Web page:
Every pretext for clearing the country of its native inhabitants was seized. Those who had no visible means of support, or were descendants of rebels, were marked for immediate transportation. The disorderly elements could not, at once and altogether, be removed. In inaccessible hiding-places, in the bogs and mountains, and in the still dense forests, bands of outlaws still lurked, and, under the name of "Tories", still continued a war of plunder and assassination. Their extirpation was a tedious process. The leaders were identified, and outlawed by name, and when they refused to give themselves up a price was set upon their heads. The ordinary price for the head of a "Tory" was 40s.; but for leaders of "Tories", or distinguished men, it varied from 5 to 30.

Even in the most peaceful districts life was by no means easy. The price of food was very high, for three-fourths of the stock of cattle had been killed, and there was danger of the native stock dying out. Cattle had to be imported from Wales into Dublin. So scarce was meat that a licence was required to kill lamb. In July, 1651, the Commissioners reported that four parts in five of the best and most fertile land in Ireland lay waste and uninhabited, and stated that they had encouraged the Irish to till the land, promising them the fruits of their tillage. Soldiers and officers were encouraged to till the land round their posts, "waste and untenanted lands" being let to officers and soldiers of the garrison "for five years, from 25th of March, 1653, at reasonable rents, free of contribution, on condition that they till and manure, and sow one-third of arable land with corn, and occupy".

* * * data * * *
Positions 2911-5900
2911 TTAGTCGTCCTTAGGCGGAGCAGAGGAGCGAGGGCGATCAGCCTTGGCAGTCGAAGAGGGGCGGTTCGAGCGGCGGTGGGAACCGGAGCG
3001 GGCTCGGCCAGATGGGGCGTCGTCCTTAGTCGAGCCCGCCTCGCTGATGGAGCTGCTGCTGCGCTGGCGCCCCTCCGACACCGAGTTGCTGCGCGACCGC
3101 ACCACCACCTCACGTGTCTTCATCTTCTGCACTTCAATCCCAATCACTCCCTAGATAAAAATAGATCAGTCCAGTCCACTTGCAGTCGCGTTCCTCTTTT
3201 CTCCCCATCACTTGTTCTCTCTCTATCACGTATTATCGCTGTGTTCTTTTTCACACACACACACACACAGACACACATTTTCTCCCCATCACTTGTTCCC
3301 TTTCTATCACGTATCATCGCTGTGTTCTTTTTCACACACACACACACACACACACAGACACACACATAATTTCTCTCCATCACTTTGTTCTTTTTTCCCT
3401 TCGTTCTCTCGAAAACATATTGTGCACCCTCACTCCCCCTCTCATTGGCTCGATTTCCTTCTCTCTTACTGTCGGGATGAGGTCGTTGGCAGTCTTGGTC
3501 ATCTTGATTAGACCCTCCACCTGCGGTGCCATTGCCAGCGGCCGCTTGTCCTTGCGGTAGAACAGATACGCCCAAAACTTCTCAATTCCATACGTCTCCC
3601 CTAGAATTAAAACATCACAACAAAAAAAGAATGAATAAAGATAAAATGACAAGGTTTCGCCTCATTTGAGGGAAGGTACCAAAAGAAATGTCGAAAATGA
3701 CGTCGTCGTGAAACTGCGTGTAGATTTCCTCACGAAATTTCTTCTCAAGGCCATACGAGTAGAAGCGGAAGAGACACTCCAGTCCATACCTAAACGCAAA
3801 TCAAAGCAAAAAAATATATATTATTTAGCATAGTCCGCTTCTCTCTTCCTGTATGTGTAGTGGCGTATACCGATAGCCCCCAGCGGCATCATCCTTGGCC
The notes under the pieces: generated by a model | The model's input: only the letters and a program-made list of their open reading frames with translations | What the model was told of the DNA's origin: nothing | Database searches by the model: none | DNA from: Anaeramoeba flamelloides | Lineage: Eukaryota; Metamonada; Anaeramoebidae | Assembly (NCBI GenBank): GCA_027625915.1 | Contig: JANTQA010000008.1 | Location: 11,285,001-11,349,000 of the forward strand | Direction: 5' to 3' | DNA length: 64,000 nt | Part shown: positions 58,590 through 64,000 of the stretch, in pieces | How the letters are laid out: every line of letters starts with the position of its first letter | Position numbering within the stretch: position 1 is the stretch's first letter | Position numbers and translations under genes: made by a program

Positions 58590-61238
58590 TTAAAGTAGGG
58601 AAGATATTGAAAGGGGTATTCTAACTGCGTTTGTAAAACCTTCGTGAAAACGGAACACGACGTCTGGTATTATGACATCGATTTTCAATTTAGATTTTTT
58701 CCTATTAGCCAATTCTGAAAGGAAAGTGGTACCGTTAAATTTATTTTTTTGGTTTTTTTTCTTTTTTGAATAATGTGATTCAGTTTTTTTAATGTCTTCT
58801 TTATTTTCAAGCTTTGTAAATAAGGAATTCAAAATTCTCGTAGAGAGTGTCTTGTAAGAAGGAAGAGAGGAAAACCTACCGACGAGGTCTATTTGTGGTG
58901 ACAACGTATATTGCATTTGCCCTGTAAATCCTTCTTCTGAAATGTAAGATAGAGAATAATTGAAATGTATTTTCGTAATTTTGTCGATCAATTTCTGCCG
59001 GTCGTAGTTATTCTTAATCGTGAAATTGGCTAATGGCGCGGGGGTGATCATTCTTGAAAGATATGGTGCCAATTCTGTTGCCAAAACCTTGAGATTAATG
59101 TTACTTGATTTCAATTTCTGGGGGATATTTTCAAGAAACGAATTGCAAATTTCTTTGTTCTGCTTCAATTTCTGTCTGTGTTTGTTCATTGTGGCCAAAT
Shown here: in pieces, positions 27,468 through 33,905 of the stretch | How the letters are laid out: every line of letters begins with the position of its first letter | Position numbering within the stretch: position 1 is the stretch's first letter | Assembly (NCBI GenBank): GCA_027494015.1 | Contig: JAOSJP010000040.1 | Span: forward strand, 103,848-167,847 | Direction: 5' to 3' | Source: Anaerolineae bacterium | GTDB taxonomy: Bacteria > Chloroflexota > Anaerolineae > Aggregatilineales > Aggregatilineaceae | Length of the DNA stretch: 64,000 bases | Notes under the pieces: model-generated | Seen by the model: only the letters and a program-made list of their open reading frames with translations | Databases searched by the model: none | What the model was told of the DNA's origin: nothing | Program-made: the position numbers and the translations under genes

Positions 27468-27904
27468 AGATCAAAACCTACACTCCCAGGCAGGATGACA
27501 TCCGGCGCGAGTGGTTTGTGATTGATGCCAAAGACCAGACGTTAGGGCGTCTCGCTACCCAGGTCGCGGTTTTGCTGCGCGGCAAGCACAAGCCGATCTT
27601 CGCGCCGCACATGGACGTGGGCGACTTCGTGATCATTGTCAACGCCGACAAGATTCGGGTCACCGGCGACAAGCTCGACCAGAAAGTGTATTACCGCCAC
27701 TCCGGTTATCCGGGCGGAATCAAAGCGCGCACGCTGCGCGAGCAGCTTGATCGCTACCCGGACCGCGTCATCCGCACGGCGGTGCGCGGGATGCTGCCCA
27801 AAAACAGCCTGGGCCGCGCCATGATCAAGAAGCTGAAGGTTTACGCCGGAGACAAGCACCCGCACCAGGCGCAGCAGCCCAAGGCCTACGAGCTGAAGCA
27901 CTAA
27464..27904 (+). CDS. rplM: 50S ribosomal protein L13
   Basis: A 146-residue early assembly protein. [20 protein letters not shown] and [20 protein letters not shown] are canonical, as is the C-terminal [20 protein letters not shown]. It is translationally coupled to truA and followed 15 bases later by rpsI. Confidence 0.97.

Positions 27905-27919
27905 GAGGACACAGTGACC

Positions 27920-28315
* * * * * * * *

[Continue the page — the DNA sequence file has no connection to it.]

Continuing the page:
Ireland being now, as was well said by Froude, "a blank sheet of paper, on which the English Commonwealth might write what characters they pleased", the Parliament proceeded to cover it with hieroglyphics essentially their own.

The cost of the war was enormous, and the debt must now be paid. It could not be paid in money, and therefore of necessity the liability had to be liquidated by grants of land. This had been understood from the first. In 1642 had been passed the Act for the Speedy and Effectual Reducing of the Rebels in His Majesty's Kingdom of Ireland. This Act formed the basis of what is known as the Cromwellian Settlement. Three Acts to explain or extend the original one were passed soon afterwards. Under the Act the English Parliament, in consequence of the dimensions which the re- bellion in Ireland had then assumed, confiscated between two and three millions of Irish land. Debenture bonds were issued payable in land when the country should be reconquered. Six hundred and twenty-five thousand acres were pledged in each province, and the money advanced was to be repaid in land distributed by lot at the rate of 1000 acres in Ulster for every 200; in Connaught for every 300; in Munster for every 400; and in Leinster for every 600. The plantation measure of 1000 acres Irish was equal to 1600 English measure, the rate being reckoned at 12s. per acre in Leinster, Ss. in Munster, and 4s. in Ulster. Bonds for a million acres had been taken up, and money had been raised on them for the troops sent to Ireland previous to Cromwell's campaign, 100,000 having been borrowed by the House of Commons for their own purposes "upon the public faith". Similar debentures were issued later for Cromwell's own army, and were given to the soldiers in lieu of pay. The time had now arrived when these debentures must be redeemed, and with this view the whole country was carefully surveyed by Dr. Petty (afterwards Sir William), and a court was established to examine the claims and assign to each bondholder his share. This was all the more necessary in that many of the bonds had been bartered and sold, and their face value altered by ordinances made from time to time, of which one of the most important was that of the i4th of July, 1643, which doubled the acreage of land to be given for an additional one-fourth of the original subscription.